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Terror and the Surveillance State on Film

‘Zero Dark Thirty’ and the Israeli documentary ‘The Gatekeepers’ are up for Academy Awards. Only one should win.

Judith Miller
February 11, 2013
Photo Avner Shahaf/Irit Harel, courtesy Sony Pictures Classics
Left to Right: Avraham Shalom, Ami Ayalon, Yaakov Peri, Yuval Diskin, Avi Dichter, Carmi Gillon, in The Gatekeepers.Photo Avner Shahaf/Irit Harel, courtesy Sony Pictures Classics
Photo Avner Shahaf/Irit Harel, courtesy Sony Pictures Classics
Left to Right: Avraham Shalom, Ami Ayalon, Yaakov Peri, Yuval Diskin, Avi Dichter, Carmi Gillon, in The Gatekeepers.Photo Avner Shahaf/Irit Harel, courtesy Sony Pictures Classics

As the Arab Spring has turned into an Islamist Winter, Western filmmakers have been exploring how free societies can best combat terrorism. Can liberal societies bound by the rule of law defeat fanatics who claim obedience to a higher authority? Can democrats adhere to liberal values while vanquishing desperate or fanatical people who are willing to die for their cause?

Two films purport to explore these all-too-topical issues. Zero Dark Thirty, a fictional film that is said to have been inspired by the hunt for Osama Bin Laden, and to have benefited from ultra-secret Hollywood CIA briefings, is a quintessentially American look at President George W. Bush’s “Global War on Terror.” The Gatekeepers, an Israeli documentary about the views of six former chiefs of the Shin Bet, Israel’s internal security service, has an urgent message for Israelis. Both films are controversial and could only have been made in societies that welcome debate. Both have been nominated for Academy Awards. There, however, the similarities end.

Zero Dark Thirty does not seek to answer any of the darker, more troubling questions evoked by the 12-year war to prevent another, perhaps even deadlier Sept. 11 attack. It raises such issues tangentially, which is why the bitter debates about the film’s allegedly pro-torture stance—and the filmmakers’ supposed improper access to classified information—are mostly hogwash. Instead, director Kathryn Bigelow and screenwriter Mark Boal studiously avoid questioning the broader strategic goals of the hunt for Osama Bin Laden. “Depiction is not endorsement,” Bigelow has said repeatedly in interviews and op-eds, adding that as “a lifelong pacifist” she has long opposed torture.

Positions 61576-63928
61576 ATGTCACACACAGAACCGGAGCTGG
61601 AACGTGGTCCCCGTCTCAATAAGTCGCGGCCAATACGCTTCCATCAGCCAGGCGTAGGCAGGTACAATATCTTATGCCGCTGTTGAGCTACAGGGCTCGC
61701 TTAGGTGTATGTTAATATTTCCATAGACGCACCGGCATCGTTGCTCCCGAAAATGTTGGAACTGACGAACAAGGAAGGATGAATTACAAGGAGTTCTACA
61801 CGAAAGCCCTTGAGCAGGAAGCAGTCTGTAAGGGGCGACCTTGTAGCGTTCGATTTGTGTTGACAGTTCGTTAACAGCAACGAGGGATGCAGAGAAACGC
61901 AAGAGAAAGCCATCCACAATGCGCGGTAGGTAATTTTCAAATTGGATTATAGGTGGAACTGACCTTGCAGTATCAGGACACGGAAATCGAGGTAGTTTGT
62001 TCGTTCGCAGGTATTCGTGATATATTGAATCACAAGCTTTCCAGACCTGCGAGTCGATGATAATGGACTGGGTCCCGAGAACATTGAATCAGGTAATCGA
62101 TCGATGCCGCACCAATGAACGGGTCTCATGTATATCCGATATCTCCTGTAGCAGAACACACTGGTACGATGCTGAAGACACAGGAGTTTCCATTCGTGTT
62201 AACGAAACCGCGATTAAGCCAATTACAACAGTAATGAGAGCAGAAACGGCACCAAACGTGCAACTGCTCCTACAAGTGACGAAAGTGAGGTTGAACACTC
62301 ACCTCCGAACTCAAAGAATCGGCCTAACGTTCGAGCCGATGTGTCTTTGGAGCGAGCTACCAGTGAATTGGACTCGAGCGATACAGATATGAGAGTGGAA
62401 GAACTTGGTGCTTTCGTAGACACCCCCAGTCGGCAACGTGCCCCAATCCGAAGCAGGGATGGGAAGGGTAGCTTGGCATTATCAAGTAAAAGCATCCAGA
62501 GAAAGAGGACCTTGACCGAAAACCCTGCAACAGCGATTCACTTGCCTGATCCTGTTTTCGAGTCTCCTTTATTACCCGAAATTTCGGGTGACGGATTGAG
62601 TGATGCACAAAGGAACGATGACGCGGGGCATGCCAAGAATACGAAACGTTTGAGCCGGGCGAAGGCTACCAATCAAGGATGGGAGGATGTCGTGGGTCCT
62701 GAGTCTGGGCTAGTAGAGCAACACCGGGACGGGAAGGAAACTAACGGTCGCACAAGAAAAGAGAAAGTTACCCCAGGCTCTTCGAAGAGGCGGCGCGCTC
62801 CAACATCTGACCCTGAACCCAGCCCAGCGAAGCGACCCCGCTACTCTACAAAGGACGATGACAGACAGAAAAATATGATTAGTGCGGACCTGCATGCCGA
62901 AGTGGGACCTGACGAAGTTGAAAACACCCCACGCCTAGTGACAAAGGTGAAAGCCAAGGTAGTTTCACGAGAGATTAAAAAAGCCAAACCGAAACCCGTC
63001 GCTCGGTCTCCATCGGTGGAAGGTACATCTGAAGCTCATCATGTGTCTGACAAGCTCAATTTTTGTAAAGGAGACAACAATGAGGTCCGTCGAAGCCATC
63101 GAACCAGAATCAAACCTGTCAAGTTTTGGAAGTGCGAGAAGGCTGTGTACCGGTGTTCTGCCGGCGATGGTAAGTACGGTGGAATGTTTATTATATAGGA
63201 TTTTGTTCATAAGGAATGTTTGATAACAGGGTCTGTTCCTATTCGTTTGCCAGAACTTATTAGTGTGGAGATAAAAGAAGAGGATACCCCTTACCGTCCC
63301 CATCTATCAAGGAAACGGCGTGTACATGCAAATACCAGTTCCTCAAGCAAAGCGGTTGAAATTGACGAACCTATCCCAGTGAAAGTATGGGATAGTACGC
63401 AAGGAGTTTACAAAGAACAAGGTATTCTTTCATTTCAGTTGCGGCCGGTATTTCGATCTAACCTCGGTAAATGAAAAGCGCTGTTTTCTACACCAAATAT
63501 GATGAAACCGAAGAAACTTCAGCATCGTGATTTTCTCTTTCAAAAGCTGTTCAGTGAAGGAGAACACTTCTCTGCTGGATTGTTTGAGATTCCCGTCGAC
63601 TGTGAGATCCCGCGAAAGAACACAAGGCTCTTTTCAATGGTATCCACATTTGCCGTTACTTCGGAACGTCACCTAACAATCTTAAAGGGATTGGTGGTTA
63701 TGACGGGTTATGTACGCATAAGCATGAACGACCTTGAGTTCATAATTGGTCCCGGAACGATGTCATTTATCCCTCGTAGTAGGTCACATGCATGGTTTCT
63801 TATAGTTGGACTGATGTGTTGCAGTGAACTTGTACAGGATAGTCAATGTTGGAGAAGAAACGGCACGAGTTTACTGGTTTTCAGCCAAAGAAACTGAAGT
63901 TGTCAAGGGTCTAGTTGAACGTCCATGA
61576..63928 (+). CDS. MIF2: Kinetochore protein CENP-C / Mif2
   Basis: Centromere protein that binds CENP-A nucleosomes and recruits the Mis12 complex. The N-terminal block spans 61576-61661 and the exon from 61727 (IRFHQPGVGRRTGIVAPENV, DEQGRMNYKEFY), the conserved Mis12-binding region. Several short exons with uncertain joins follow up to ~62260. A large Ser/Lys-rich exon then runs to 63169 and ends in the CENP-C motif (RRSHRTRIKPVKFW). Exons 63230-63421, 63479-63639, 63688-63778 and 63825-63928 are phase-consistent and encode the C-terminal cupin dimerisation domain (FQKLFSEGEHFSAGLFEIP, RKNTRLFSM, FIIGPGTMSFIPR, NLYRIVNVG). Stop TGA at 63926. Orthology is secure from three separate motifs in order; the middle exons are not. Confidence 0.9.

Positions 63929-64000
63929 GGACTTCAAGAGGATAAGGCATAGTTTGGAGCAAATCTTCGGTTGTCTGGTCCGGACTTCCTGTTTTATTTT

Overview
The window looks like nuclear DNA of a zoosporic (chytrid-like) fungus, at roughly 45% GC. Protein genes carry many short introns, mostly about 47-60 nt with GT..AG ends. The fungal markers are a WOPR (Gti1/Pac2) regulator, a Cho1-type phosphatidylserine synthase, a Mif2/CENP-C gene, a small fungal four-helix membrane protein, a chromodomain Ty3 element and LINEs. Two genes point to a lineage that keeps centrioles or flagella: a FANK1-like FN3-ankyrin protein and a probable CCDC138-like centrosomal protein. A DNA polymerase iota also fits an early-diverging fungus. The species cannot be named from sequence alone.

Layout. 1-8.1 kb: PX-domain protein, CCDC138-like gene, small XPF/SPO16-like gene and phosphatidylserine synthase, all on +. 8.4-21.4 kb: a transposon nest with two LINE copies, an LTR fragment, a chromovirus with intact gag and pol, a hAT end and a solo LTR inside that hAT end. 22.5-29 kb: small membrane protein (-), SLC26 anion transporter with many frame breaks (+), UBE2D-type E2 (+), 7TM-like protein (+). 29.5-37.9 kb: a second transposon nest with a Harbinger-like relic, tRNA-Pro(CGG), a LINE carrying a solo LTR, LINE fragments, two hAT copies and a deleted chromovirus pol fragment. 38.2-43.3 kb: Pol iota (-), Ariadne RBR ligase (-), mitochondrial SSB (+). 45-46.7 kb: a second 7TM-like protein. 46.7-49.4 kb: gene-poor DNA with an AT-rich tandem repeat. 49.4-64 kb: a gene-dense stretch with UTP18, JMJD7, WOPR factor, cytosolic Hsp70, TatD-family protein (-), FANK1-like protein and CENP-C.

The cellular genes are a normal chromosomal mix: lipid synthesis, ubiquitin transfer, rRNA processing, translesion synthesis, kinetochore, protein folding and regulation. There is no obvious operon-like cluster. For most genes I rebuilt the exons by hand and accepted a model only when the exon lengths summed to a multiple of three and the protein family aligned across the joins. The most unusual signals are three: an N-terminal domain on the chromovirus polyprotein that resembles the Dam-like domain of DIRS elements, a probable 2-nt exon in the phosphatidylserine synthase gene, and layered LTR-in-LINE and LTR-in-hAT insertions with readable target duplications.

But if such techniques constitute torture, as many legal scholars say the Geneva Conventions do conclude, does torture “work”? And did torture provide crucial information that led to Bin Laden? Democratic Sen. Dianne Feinstein, who chairs the Senate intelligence committee and whose staffers conducted a lengthy inquiry into the question, concluded that such techniques did not produce essential clues. But Michael Hayden, the last CIA director under President Bush, said that “E.I.T.” did produce “crucial” clues that led to Bin Laden. Pentagon, CIA, and White House officials whom journalist-turned-screenwriter Mark Boal interviewed prior to writing his script agreed.

The film itself, however, is ambiguous. The detainee who provides the name of the courier who is ultimately tracked to a compound in Abbottabad does not divulge the information while enduring the abuse depicted in the movie’s early frames—beatings, sleep deprivation, suspension by ropes, sexual humiliation, and being subjected to waterboarding, loud music, and being stuffed into a small box. Tricked into believing that he talked while he was delirious, the detainee casually reveals the courier’s name after interrogation during a relaxed meal with his captors. The clear inference drawn by many viewers is that the detainee would not have named the courier had such “techniques,” or torture, not been used. But Bigelow and Boal never say that. Torture was used. It provided results. Sometimes it didn’t, as their film also shows.

The same studied neutrality applies to President Barack Obama’s assertion in a 2008 interview with CBS that the United States doesn’t torture, because it’s not what Americans do or, as Obama has said in other interviews, “who we are.” Maya, Zero Dark Thirty’s young heroine, a Bin Laden-obsessed CIA agent played by Jessica Chastain, is said to be a “composite” character based on a real female agent whom Boal reportedly met while researching the film. She is impassive as she watches a clip of Obama’s above statement. But her fellow agent and friend, Jessica (Jennifer Ehle), who is subsequently killed in a bombing, raises an eyebrow. For Hollywood, Jessica’s expression is daring, implying that the president is either ill-informed about what has happened to detainees at Guantanamo, Bagram, and “black sites” abroad, or that he prefers to dissemble and move on.